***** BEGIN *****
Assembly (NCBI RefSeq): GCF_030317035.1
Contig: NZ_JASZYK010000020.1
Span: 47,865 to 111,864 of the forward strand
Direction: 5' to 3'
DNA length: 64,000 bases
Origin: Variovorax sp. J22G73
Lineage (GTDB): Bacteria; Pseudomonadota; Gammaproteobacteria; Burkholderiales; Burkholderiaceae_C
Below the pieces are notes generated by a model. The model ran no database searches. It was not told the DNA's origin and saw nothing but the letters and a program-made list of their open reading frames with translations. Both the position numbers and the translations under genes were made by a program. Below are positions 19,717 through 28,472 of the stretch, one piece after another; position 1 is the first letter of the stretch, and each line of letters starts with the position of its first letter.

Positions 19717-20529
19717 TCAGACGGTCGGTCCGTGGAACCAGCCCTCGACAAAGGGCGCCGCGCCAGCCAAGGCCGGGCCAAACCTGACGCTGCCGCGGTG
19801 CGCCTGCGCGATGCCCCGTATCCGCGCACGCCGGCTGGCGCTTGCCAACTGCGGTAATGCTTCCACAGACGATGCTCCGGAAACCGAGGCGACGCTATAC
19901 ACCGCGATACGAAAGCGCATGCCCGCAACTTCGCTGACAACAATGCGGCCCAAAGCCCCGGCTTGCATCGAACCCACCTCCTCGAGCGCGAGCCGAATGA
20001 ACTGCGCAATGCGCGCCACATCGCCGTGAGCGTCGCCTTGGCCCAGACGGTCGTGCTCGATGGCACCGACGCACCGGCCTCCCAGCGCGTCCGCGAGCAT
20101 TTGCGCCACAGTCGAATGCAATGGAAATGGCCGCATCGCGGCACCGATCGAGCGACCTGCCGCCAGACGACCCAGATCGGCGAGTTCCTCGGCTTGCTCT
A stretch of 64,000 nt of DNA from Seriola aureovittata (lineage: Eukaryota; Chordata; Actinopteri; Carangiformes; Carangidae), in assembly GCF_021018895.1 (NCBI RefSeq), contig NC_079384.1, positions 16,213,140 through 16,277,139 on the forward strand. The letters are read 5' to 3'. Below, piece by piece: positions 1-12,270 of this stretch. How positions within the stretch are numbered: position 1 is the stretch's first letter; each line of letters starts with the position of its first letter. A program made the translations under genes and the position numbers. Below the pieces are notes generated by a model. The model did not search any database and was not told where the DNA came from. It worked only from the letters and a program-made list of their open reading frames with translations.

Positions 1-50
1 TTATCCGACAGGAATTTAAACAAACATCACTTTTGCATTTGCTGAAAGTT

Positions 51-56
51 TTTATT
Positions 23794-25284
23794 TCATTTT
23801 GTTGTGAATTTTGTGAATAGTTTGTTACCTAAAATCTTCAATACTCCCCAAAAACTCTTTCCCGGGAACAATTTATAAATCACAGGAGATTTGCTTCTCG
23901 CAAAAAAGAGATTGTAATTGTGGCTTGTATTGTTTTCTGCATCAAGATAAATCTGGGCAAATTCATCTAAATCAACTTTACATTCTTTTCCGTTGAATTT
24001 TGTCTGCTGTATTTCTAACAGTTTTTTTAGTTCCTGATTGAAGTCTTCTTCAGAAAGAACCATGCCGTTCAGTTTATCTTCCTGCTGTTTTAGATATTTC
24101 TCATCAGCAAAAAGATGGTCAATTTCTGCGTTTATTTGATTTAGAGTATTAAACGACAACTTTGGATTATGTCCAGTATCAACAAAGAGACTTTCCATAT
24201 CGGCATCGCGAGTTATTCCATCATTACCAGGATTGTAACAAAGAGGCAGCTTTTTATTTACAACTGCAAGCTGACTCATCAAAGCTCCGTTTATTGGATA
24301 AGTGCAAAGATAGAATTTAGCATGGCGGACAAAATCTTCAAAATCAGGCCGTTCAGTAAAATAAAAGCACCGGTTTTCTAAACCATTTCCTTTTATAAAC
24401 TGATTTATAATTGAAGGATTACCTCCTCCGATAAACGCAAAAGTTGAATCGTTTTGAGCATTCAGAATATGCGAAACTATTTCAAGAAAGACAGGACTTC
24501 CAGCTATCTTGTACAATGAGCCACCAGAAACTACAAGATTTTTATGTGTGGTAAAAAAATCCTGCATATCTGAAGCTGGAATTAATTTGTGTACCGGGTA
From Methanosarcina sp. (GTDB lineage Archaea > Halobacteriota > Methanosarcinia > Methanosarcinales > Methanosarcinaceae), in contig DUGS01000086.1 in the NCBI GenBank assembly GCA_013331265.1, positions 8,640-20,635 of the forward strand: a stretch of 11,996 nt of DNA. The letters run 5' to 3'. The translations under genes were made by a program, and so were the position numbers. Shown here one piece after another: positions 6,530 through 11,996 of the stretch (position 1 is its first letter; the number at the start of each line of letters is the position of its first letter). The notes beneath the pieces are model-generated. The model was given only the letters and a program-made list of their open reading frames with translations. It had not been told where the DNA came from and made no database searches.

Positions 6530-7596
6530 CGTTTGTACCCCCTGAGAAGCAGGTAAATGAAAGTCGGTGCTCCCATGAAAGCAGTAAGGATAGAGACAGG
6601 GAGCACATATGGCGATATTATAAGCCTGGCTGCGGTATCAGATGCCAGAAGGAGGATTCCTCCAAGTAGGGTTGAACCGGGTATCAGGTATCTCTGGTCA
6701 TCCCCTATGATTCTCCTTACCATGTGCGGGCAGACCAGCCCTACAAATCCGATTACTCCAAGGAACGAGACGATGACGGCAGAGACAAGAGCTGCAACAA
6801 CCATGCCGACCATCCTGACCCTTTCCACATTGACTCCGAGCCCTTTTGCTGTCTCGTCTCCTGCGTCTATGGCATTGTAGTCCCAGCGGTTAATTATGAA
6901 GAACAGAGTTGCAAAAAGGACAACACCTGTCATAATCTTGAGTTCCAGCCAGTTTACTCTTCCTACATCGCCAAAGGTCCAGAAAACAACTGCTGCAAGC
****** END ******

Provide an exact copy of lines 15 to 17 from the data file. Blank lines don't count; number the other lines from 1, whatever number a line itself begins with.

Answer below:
A stretch of 64,000 nt of DNA from Seriola aureovittata (lineage: Eukaryota; Chordata; Actinopteri; Carangiformes; Carangidae), in assembly GCF_021018895.1 (NCBI RefSeq), contig NC_079384.1, positions 16,213,140 through 16,277,139 on the forward strand. The letters are read 5' to 3'. Below, piece by piece: positions 1-12,270 of this stretch. How positions within the stretch are numbered: position 1 is the stretch's first letter; each line of letters starts with the position of its first letter. A program made the translations under genes and the position numbers. Below the pieces are notes generated by a model. The model did not search any database and was not told where the DNA came from. It worked only from the letters and a program-made list of their open reading frames with translations.

Positions 1-50
1 TTATCCGACAGGAATTTAAACAAACATCACTTTTGCATTTGCTGAAAGTT